Lent is a time to call upon God. It’s a time to rely upon God’s grace. It’s a time for each of us to fast from the things that pull us away from God, and feast on a life changing relationship with God. It is in this relationship, in our sitting and eating and drinking with God that we are transformed, renewed and refreshed.
“So what then,” Isaiah asks, “are we wasting our money on?” Why do we continue to rush past God to buy something that is not bread? Or labor for something that does not satisfy? Without being in a real covenant relationship with God, our best-laid plans miss the mark and our true thirst will never be quenched. I believe we all have deeper longings; a thirsty soul that needs to be attended.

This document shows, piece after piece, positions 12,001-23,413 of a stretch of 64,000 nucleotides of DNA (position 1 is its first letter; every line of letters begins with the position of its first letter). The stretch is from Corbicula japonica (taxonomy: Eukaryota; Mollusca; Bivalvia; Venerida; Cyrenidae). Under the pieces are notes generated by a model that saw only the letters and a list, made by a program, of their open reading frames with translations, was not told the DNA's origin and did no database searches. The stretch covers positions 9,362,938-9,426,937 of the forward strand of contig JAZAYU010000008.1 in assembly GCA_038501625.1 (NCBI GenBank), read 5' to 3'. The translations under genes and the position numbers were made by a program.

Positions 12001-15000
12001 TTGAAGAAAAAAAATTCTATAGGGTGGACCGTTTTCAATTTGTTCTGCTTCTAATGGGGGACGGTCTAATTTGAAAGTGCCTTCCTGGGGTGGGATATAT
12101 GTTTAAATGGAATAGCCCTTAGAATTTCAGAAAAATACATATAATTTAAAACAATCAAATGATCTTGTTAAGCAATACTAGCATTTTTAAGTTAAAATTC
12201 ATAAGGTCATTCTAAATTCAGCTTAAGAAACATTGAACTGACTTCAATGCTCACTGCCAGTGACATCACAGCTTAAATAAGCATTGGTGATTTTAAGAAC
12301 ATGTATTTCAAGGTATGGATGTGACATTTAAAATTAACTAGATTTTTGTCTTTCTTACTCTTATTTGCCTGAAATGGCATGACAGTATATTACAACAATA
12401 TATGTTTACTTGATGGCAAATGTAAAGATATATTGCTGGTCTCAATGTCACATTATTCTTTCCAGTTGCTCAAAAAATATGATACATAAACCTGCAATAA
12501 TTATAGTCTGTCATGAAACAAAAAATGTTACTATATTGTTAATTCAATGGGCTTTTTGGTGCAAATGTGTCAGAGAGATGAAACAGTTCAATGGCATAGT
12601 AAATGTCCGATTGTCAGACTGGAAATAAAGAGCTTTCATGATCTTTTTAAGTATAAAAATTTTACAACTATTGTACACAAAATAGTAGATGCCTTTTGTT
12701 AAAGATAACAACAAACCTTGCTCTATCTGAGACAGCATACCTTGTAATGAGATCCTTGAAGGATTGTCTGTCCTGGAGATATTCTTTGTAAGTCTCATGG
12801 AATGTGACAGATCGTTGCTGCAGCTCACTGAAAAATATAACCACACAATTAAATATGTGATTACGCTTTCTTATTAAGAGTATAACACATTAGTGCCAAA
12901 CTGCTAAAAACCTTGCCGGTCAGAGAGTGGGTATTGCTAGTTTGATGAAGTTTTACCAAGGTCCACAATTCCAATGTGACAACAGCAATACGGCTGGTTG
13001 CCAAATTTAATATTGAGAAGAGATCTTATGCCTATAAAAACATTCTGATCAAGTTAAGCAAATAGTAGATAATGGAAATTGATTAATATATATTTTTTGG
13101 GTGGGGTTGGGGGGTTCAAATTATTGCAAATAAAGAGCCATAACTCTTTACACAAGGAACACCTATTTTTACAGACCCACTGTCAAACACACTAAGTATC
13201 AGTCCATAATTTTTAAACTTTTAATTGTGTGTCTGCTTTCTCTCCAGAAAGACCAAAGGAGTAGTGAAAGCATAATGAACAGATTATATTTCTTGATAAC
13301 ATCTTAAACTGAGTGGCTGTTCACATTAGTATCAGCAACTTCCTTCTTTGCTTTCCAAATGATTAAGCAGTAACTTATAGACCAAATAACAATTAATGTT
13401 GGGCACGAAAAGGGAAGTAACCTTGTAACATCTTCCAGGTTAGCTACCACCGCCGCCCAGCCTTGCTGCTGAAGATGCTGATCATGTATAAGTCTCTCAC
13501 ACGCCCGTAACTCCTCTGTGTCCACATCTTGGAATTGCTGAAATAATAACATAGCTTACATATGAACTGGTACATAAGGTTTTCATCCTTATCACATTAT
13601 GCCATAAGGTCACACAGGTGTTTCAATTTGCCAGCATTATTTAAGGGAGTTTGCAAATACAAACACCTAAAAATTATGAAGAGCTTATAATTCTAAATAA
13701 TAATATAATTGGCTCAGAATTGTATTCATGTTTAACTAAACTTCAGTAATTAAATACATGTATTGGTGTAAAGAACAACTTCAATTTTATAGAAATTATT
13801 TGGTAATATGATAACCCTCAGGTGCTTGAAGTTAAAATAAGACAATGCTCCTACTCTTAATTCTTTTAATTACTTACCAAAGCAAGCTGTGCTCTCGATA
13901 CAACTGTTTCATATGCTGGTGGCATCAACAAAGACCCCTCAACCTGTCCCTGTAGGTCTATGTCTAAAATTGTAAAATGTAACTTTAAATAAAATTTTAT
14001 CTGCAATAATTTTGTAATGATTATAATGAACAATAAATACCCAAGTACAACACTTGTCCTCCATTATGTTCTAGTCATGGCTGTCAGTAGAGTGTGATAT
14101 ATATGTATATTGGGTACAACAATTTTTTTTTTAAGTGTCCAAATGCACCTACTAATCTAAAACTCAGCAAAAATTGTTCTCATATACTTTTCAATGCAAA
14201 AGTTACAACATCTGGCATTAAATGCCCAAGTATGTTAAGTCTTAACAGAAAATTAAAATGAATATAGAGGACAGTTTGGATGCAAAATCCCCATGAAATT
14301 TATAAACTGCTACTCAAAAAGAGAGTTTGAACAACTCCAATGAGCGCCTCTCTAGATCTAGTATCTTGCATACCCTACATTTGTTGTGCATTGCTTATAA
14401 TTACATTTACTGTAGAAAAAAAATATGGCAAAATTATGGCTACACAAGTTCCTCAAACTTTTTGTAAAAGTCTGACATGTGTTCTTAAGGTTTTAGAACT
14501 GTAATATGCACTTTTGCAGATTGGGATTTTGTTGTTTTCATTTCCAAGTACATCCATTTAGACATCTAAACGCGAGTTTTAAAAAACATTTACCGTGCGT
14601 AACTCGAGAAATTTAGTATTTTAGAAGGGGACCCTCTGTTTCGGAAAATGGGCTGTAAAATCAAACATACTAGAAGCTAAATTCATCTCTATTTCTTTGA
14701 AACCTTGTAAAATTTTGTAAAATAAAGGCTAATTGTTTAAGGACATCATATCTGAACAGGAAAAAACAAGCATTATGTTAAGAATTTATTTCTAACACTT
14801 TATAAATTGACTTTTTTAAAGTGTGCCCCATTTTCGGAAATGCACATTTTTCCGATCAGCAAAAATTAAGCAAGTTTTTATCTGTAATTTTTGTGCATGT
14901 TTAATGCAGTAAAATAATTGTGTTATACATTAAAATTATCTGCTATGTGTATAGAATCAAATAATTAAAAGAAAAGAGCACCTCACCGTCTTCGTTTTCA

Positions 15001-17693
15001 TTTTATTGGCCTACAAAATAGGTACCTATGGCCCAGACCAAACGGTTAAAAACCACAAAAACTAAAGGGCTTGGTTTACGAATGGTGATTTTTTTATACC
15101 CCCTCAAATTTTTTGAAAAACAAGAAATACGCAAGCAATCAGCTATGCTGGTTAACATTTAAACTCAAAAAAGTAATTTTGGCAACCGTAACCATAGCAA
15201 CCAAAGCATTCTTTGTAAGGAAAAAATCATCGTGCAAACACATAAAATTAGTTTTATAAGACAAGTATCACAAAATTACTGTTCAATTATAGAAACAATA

But the world is loud with signs that distract us, filling our carts with useless junk. Everyday we are offered the promises of a better life if we only had a newer car, a smarter phone, a faster computer, less wrinkles or a better body. Such things only offer us bigger fears, better shame and uglier guilt.
I know, just as you do, that physical beauty, like material wealth or goods, has a shelf life. It’s temporary, unsustainable, and eventually runs out. We can chase after things to replenish the supply, but any like alcoholic will tell you, there is never enough. So why do we continue give the best of ourselves to the things that can never love us back?
How many times do we have to be reminded that addressing earthly longings with human ideals will not solve the deeper thirst of the soul? Our spiritual thirst can only be truly quenched in a spiritual relationship with God through Jesus Christ who asks, "Do you want to live a life of abundant new fruit?" The choice is ours, he says, "Repent or perish."